2. Big Red (Arizona Cardinals)

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    I'm convinced Larry Fitzgerald has two jobs. He plays wide receiver, and then runs off the field and portrays Big Red, the mascot of the Arizona Cardinals. 

    Seriously, if a mascot can be called athletic, Big Red certainly can. He stands at 6'4" and has a seven-foot wingspan. He would easily be the first receiver taken in most fantasy drafts. 

    Big Red has a cool about him that not too many mascots (or people) possess. 

1. Ragnar (Minnesota Vikings)

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    Maybe not the coolest mascot on the list, but I have to give the No. 1 spot to Ragnar, who is more flesh and blood than all the other mascots. 

    Ragnar is one of only two human mascots in professional sports, (the other being Lucky of the Boston Celtics) and therefore, his interactions with players and fans are felt at a much more personal level.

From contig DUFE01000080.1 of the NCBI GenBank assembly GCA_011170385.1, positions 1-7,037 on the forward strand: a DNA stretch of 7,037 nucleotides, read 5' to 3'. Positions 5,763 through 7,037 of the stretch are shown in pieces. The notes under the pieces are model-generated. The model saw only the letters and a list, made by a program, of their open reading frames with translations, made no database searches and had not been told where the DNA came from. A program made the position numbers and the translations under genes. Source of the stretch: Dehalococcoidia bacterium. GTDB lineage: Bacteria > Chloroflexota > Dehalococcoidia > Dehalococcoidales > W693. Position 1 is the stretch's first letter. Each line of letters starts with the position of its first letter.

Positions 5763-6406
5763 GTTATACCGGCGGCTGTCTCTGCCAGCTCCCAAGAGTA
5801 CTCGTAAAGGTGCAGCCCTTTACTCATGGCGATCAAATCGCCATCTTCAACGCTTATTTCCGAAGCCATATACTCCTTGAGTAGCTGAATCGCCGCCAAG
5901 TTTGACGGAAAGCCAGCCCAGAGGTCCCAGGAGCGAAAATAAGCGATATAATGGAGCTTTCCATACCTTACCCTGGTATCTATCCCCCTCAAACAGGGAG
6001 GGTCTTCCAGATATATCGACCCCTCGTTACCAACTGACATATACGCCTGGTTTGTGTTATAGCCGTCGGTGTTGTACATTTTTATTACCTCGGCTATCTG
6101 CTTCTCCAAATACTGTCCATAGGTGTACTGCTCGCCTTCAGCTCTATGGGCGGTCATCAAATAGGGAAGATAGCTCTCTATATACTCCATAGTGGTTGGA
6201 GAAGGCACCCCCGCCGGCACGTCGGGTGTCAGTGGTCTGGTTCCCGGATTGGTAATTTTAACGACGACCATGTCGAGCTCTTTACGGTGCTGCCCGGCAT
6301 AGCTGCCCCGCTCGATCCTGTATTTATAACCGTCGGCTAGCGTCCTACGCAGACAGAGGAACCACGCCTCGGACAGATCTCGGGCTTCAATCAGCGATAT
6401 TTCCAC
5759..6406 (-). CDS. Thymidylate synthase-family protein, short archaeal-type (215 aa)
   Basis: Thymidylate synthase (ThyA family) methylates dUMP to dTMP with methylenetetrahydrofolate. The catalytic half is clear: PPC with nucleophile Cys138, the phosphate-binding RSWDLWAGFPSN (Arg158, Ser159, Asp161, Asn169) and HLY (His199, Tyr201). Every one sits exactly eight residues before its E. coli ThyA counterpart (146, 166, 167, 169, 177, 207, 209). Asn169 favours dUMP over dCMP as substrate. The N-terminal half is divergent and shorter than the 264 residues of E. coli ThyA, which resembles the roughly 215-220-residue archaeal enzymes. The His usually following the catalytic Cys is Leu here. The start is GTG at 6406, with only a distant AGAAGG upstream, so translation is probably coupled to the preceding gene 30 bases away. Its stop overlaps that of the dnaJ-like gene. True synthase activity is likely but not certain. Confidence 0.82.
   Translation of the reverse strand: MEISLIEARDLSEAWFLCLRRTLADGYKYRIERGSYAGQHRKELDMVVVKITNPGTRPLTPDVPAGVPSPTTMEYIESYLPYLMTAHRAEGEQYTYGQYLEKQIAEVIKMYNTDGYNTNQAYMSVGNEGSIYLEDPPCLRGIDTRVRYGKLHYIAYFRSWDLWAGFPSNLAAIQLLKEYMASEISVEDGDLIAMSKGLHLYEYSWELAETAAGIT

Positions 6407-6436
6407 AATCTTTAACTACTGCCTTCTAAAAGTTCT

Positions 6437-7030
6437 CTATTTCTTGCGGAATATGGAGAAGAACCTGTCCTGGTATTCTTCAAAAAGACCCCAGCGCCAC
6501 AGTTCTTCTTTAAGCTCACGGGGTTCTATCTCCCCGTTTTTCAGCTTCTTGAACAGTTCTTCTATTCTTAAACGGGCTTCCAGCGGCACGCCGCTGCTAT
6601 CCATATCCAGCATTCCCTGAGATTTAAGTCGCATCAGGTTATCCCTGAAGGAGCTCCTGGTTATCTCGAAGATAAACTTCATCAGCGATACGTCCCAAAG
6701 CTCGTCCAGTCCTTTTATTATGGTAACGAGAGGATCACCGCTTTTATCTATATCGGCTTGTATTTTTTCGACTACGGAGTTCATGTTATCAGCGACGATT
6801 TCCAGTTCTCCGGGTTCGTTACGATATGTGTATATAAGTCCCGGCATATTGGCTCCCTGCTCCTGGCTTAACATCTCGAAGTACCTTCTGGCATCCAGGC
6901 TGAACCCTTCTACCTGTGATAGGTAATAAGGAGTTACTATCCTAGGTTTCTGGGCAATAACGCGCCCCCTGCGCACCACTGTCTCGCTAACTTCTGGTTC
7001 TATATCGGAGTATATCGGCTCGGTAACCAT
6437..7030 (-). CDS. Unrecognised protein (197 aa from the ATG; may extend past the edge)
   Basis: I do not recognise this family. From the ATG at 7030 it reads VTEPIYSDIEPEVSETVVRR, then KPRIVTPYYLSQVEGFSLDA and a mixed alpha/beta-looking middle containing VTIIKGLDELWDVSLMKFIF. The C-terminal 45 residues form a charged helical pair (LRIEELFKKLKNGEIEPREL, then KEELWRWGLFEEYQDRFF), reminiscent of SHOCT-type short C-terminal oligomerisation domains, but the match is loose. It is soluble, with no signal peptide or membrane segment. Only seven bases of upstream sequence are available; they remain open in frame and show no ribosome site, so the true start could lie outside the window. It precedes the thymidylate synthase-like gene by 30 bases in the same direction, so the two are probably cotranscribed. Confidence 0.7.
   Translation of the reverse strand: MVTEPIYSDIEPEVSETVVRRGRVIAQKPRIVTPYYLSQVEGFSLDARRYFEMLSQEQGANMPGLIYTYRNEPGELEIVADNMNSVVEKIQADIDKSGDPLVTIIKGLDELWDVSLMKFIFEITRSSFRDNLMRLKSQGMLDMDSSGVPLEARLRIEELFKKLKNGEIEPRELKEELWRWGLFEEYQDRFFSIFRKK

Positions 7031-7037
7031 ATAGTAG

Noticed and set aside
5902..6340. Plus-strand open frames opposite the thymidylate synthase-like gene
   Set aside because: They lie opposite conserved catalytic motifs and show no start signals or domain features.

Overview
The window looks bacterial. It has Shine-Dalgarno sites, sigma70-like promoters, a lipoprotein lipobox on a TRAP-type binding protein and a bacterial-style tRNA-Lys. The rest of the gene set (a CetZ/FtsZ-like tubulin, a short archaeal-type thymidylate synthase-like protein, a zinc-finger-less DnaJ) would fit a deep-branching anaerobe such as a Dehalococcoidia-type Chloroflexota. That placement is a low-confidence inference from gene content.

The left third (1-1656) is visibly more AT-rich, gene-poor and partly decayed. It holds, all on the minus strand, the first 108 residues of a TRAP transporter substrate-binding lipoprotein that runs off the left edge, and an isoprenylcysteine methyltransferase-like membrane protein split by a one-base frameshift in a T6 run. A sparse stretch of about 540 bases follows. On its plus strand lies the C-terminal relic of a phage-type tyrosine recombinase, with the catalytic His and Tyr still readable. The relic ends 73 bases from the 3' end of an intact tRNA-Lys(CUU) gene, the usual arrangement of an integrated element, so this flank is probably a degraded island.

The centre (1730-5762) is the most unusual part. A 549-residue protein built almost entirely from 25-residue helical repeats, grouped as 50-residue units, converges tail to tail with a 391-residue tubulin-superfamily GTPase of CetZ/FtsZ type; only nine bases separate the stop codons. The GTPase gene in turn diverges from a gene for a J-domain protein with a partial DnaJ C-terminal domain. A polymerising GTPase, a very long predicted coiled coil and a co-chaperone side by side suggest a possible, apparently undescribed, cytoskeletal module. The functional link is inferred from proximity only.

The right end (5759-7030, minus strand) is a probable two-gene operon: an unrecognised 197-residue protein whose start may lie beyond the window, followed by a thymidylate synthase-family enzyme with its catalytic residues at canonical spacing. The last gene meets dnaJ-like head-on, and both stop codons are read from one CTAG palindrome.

Ragnar is a homage to the big, Scandinavian men who rowed over to North America way back when. A true viking at heart, Ragnar never wears sleeves, even in the winter (though the Vikings do play in a dome). 

    He's a 21st century Viking. 

What Do You Think?

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    There's my list, but that's just one man's perspective. Please comment and let me know who you think is the greatest mascot in the NFL. 

    Either way, enjoy the mascots, cheerleaders, and above all, the games, and we are just about two weeks away from yet another start to what should undoubtedly be a great NFL season!

    Need FREE, fantasy football advice. Joe Rapolla Jr. owns and operates his own site at Feel free to visit the site, follow him on Twitter, or email him at any time of day to ask for advice. He's super cool and as an iPhone, so he gets his email 24/7.